> June Tabor > Songs > Joe Peel
[ Roud - ; Mudcat 23983 ; Peter Bond]
Peter Bond sang his own song Joe Peel in 1977 on his Trailer LP It’s All Right for Some. The album’s sleeve notes commented:
Joe was a miner and ex-Rugby League player from Flimby in West Cumberland. Sicicosis forced him to give up work in the pit to work above ground but he never stopped doing things for people. The kindest man I’ve met—everyone knew Joe and everyone liked him.
June Tabor covered this song in 1980 on her and Martin Simpson’s album A Cut Above. She was accompanied by Dave Bristow playing piano. This track was also included in June Tabor’s 4CD anthology Always.
Workington way, when lads left school,
’Twas just the pit and foundry beckoned,
Young Joe went down to hew the coal,
But not for long, so some folks reckoned.
For Joe could tackle hard and Joe could run,
He only needed time for growing,
And soon he’d signed his name to play
And to the city moved away.
Now on the sports page he’d appear,
The idol of the local lasses.
Out on the field he played it fair
While all the girls made forward passes.
Until another match turned people’s heads
Jarrow lads v ruling classes.
And with no future in it now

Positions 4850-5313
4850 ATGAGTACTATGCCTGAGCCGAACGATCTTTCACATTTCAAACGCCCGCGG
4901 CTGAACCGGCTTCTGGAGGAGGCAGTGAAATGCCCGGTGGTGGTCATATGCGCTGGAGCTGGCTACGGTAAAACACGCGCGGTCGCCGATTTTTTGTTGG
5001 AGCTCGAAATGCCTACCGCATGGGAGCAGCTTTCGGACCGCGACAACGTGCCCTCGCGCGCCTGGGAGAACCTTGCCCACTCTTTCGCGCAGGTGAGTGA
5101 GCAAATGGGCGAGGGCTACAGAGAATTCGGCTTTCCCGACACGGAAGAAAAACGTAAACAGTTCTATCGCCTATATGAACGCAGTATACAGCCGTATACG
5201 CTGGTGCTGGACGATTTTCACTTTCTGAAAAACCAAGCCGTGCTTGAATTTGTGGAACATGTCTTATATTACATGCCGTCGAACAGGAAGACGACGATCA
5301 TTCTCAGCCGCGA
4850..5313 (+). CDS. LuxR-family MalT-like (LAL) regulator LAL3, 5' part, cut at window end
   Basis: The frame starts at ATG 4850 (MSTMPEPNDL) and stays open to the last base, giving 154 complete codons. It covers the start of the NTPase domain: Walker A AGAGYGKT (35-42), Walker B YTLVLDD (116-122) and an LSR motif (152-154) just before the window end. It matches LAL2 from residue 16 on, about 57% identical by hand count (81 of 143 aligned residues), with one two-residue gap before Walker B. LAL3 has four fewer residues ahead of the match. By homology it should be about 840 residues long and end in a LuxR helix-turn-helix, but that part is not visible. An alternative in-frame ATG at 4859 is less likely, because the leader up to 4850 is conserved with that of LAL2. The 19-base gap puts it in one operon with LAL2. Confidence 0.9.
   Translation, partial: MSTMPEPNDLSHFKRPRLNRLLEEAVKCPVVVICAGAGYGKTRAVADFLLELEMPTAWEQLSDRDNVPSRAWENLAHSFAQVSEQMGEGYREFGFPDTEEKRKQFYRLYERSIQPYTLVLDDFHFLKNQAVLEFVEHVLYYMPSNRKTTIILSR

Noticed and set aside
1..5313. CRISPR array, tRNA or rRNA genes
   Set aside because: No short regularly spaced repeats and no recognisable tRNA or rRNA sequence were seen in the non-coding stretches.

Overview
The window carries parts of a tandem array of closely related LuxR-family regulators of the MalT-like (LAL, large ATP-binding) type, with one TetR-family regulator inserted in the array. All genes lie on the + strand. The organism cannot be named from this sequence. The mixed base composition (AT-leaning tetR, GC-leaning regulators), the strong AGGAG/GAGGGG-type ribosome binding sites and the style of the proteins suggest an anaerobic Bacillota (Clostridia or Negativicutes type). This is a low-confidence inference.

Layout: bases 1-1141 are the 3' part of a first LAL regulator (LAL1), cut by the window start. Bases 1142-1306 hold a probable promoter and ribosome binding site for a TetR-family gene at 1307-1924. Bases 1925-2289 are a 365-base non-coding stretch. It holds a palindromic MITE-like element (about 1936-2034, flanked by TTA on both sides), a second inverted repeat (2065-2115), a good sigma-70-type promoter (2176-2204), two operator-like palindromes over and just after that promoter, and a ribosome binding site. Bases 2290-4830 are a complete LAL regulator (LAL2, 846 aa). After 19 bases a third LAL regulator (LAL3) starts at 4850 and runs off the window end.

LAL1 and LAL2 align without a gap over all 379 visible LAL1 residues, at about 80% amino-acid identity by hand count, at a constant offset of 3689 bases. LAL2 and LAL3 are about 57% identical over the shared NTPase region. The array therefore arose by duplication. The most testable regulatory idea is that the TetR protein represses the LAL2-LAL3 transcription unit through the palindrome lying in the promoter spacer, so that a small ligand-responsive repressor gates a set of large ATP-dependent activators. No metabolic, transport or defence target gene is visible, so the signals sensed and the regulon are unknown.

It’s home again and up The Brow.
Back underground to hear no lark
For thirty years from dawn till evening,
Until the coal had left its mark
And to the bank the earth returned him,
No more to sweat his days out in the dark,
Some years on top the dust had earned him.
And all the while the sickness grew,
Still he’d ask what he could do for you.
He’d do odd jobs for one and all
Though snow was thick or rain was teeming.
And all the world would seem to call;
The kettle never finished steaming.
“Reach up”, he’d say, “By God, you’re looking thin”,
While mischief in his eyes was gleaming.
“If Lizzie thinks you’re hungry still,
They’ll be nowt for us in her will.”
The day you left I stayed outside
With scalding tears, no comfort knowing.
We all turned up to say goodbye;
The church was filled to overflowing.
𝄆 You’d never have believed it if you’d seen
How many people mourned your going,
And just how lucky folks still feel
To say they knew Joe Peel. 𝄇